Graceful tern, teach me to look over the waters of my life, knowing when to dive in and when to fly on.
Hello friends! Welcome to birthday week post #3, this week my regular posts for paid subscribers are going to everyone as mentioned in the last two posts. Today I’m highlighting some of the most joyful birds that migrate through my world, the terns. Terns are birds of the wetlands, lakes and ocean shores. They are aerial acrobats, diving much like osprey from high over the water, plunging full speed into the water to catch fish. They have screeching voices and they are very vocal in asserting themselves among their mates.
Here are some of the terns I saw this spring:
The small black terns are so beautiful in the spring when their whole body is black. They lose that black in the fall, returning as white and gray birds with only a smudge of black over their eye. I managed one photo as most of the time they were out in the middle of the lake - but still it’s a joy to see them even if it’s just for a moment. The medium-sized Forster’s terns with their long, forked tails. These birds are masters of spinning and diving and love to land on the buoys. (Also note the cottonwood floating in the air, the current cause of my overactive allergies - but also a great nesting material for many small birds!) Forster’s terns like to play “king of the buoy”, because the best buoy always seems to be an occupied buoy! I’ve never seen one knock another off, but they sure do come close. They are VERY clear in their communication about what they want - and about what they will accept. They dive straight down into the water - usually too far out for me to get a decent photo of them. Even highly cropped, I think this gives you an idea! This one hadn’t changed into his full breeding plumage yet. Coming out of the water - and giving a little shake to get the water off his wings. Speaking of wings, they really do have angel wings. The largest - and loudest! - of the terns, the Caspian terns with their big carrot bills. Caspian terns also go straight into the water And often emerge with a good size fish! I’ve written about terns before, last year, when it seems like I had more sightings and better photos and in 2020 when I had a banded tern in the fall . Someday I need to post the photos, video and story about the time I helped rescue a juvenile Caspian tern and got to release him with a flock or the time the fishermen at the dock helped feed a youngster until he was strong enough to join a flock headed south. What a privilege it is to occasionally be able to help these birds that bring such joy. I already can’t wait until they return in the fall!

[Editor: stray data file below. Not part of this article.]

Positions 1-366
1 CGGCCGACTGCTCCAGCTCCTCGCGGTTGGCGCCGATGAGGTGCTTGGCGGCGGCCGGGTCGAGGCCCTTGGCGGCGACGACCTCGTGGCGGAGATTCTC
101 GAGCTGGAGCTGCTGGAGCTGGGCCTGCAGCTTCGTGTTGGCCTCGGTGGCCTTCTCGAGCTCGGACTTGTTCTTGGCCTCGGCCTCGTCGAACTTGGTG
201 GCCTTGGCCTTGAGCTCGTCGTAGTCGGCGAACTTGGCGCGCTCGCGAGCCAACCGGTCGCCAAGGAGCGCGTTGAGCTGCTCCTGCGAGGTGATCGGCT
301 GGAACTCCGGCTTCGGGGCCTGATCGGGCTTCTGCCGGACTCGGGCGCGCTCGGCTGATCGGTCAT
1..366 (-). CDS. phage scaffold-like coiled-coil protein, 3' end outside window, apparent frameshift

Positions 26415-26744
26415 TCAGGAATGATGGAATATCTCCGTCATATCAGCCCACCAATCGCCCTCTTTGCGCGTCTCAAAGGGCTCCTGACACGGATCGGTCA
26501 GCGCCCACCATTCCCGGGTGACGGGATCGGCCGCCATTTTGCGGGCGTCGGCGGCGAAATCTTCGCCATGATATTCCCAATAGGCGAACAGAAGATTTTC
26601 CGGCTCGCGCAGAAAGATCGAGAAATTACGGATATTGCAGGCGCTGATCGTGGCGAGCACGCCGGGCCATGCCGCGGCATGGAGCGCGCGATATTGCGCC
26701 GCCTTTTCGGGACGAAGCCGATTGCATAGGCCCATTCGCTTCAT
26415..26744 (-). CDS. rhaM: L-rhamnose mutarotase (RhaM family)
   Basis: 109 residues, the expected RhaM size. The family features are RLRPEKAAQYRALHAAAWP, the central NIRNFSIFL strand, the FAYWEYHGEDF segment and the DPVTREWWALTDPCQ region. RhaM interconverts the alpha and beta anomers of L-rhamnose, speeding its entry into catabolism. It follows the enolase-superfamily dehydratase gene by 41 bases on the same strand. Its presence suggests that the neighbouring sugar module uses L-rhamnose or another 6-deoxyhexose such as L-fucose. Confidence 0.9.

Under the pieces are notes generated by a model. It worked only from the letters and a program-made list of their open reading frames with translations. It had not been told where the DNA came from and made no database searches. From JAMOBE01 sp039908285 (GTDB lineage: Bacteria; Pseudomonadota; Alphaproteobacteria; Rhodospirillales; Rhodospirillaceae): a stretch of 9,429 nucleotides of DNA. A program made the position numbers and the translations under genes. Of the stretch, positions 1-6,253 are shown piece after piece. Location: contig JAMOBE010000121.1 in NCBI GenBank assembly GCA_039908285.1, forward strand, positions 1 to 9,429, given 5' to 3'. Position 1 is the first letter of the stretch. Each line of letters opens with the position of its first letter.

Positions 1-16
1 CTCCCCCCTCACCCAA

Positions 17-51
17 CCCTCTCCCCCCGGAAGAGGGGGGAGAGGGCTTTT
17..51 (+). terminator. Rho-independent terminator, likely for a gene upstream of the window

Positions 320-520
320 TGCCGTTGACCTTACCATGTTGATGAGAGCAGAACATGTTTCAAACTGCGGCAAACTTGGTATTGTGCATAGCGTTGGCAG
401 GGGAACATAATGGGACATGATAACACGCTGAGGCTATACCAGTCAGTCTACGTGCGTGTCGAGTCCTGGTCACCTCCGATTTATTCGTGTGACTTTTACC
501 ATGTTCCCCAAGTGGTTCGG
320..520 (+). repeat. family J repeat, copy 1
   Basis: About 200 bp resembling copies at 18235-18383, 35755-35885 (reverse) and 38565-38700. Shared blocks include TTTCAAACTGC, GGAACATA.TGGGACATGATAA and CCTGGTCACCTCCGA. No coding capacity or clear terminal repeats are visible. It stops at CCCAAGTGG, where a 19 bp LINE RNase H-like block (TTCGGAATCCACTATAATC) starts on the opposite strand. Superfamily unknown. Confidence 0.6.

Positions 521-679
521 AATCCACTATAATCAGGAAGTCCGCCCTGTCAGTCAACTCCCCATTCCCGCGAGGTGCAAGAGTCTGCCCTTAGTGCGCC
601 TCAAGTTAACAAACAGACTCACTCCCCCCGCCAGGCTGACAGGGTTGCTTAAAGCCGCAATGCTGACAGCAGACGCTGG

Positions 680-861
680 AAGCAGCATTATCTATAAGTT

Wishing you all many joys, large and small!
I learn sooo much from your posts and photos. Thanks!!
Love the Terns… they are amazing ❤️😍👍